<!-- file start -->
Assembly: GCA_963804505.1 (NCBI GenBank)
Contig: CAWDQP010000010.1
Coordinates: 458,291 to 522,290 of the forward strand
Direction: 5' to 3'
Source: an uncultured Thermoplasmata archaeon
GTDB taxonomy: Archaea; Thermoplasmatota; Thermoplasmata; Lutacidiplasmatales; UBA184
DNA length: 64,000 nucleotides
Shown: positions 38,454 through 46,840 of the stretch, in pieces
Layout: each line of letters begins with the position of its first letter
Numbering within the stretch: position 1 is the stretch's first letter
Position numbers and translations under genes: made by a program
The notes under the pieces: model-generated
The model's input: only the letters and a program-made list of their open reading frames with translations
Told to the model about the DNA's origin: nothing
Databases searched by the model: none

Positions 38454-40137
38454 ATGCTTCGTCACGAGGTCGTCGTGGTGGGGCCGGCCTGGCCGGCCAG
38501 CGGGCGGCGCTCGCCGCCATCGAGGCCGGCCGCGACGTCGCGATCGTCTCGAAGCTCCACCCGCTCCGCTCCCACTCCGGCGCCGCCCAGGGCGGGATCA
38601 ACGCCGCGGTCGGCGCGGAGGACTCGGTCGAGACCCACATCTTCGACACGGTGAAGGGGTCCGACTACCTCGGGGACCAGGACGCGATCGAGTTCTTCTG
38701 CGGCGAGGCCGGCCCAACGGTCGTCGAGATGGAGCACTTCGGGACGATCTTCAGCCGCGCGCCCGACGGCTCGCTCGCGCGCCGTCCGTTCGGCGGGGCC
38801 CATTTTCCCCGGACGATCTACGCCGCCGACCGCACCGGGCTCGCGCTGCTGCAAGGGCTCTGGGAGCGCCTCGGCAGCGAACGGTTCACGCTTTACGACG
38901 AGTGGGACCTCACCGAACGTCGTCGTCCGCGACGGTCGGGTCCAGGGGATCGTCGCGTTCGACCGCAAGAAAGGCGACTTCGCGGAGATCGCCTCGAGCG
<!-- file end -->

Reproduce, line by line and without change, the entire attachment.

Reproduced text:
Assembly: GCA_963804505.1 (NCBI GenBank)
Contig: CAWDQP010000010.1
Coordinates: 458,291 to 522,290 of the forward strand
Direction: 5' to 3'
Source: an uncultured Thermoplasmata archaeon
GTDB taxonomy: Archaea; Thermoplasmatota; Thermoplasmata; Lutacidiplasmatales; UBA184
DNA length: 64,000 nucleotides
Shown: positions 38,454 through 46,840 of the stretch, in pieces
Layout: each line of letters begins with the position of its first letter
Numbering within the stretch: position 1 is the stretch's first letter
Position numbers and translations under genes: made by a program
The notes under the pieces: model-generated
The model's input: only the letters and a program-made list of their open reading frames with translations
Told to the model about the DNA's origin: nothing
Databases searched by the model: none

Positions 38454-40137
38454 ATGCTTCGTCACGAGGTCGTCGTGGTGGGGCCGGCCTGGCCGGCCAG
38501 CGGGCGGCGCTCGCCGCCATCGAGGCCGGCCGCGACGTCGCGATCGTCTCGAAGCTCCACCCGCTCCGCTCCCACTCCGGCGCCGCCCAGGGCGGGATCA
38601 ACGCCGCGGTCGGCGCGGAGGACTCGGTCGAGACCCACATCTTCGACACGGTGAAGGGGTCCGACTACCTCGGGGACCAGGACGCGATCGAGTTCTTCTG
38701 CGGCGAGGCCGGCCCAACGGTCGTCGAGATGGAGCACTTCGGGACGATCTTCAGCCGCGCGCCCGACGGCTCGCTCGCGCGCCGTCCGTTCGGCGGGGCC
38801 CATTTTCCCCGGACGATCTACGCCGCCGACCGCACCGGGCTCGCGCTGCTGCAAGGGCTCTGGGAGCGCCTCGGCAGCGAACGGTTCACGCTTTACGACG
38901 AGTGGGACCTCACCGAACGTCGTCGTCCGCGACGGTCGGGTCCAGGGGATCGTCGCGTTCGACCGCAAGAAAGGCGACTTCGCGGAGATCGCCTCGAGCG